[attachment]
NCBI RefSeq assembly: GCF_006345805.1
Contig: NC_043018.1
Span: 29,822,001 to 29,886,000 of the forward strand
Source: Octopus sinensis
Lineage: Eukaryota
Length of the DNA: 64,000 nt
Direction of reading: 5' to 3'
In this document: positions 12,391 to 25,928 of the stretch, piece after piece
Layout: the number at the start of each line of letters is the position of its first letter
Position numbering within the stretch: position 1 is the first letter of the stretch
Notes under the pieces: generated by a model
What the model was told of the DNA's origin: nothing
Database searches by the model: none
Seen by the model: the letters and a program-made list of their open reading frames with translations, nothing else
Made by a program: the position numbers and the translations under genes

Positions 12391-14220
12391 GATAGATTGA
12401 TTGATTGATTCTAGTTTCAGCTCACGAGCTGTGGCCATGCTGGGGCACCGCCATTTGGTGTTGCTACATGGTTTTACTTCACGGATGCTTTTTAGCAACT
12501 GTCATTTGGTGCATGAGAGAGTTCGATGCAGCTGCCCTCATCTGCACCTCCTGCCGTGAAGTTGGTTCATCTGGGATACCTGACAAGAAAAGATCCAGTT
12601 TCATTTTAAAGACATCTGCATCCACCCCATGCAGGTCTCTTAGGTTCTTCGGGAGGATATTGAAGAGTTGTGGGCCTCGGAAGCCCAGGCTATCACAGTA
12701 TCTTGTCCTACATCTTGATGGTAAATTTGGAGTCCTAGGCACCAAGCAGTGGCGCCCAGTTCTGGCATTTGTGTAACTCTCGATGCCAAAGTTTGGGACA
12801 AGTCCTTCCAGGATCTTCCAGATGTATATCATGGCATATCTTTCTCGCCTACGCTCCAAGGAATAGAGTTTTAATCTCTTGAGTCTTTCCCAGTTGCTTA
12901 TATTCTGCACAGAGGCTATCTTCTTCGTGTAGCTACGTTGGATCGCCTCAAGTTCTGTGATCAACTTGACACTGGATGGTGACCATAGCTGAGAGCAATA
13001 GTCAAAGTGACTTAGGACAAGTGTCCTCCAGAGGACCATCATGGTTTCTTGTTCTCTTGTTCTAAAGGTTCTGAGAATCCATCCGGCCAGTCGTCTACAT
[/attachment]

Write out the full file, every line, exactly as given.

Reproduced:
NCBI RefSeq assembly: GCF_006345805.1
Contig: NC_043018.1
Span: 29,822,001 to 29,886,000 of the forward strand
Source: Octopus sinensis
Lineage: Eukaryota
Length of the DNA: 64,000 nt
Direction of reading: 5' to 3'
In this document: positions 12,391 to 25,928 of the stretch, piece after piece
Layout: the number at the start of each line of letters is the position of its first letter
Position numbering within the stretch: position 1 is the first letter of the stretch
Notes under the pieces: generated by a model
What the model was told of the DNA's origin: nothing
Database searches by the model: none
Seen by the model: the letters and a program-made list of their open reading frames with translations, nothing else
Made by a program: the position numbers and the translations under genes

Positions 12391-14220
12391 GATAGATTGA
12401 TTGATTGATTCTAGTTTCAGCTCACGAGCTGTGGCCATGCTGGGGCACCGCCATTTGGTGTTGCTACATGGTTTTACTTCACGGATGCTTTTTAGCAACT
12501 GTCATTTGGTGCATGAGAGAGTTCGATGCAGCTGCCCTCATCTGCACCTCCTGCCGTGAAGTTGGTTCATCTGGGATACCTGACAAGAAAAGATCCAGTT
12601 TCATTTTAAAGACATCTGCATCCACCCCATGCAGGTCTCTTAGGTTCTTCGGGAGGATATTGAAGAGTTGTGGGCCTCGGAAGCCCAGGCTATCACAGTA
12701 TCTTGTCCTACATCTTGATGGTAAATTTGGAGTCCTAGGCACCAAGCAGTGGCGCCCAGTTCTGGCATTTGTGTAACTCTCGATGCCAAAGTTTGGGACA
12801 AGTCCTTCCAGGATCTTCCAGATGTATATCATGGCATATCTTTCTCGCCTACGCTCCAAGGAATAGAGTTTTAATCTCTTGAGTCTTTCCCAGTTGCTTA
12901 TATTCTGCACAGAGGCTATCTTCTTCGTGTAGCTACGTTGGATCGCCTCAAGTTCTGTGATCAACTTGACACTGGATGGTGACCATAGCTGAGAGCAATA
13001 GTCAAAGTGACTTAGGACAAGTGTCCTCCAGAGGACCATCATGGTTTCTTGTTCTCTTGTTCTAAAGGTTCTGAGAATCCATCCGGCCAGTCGTCTACAT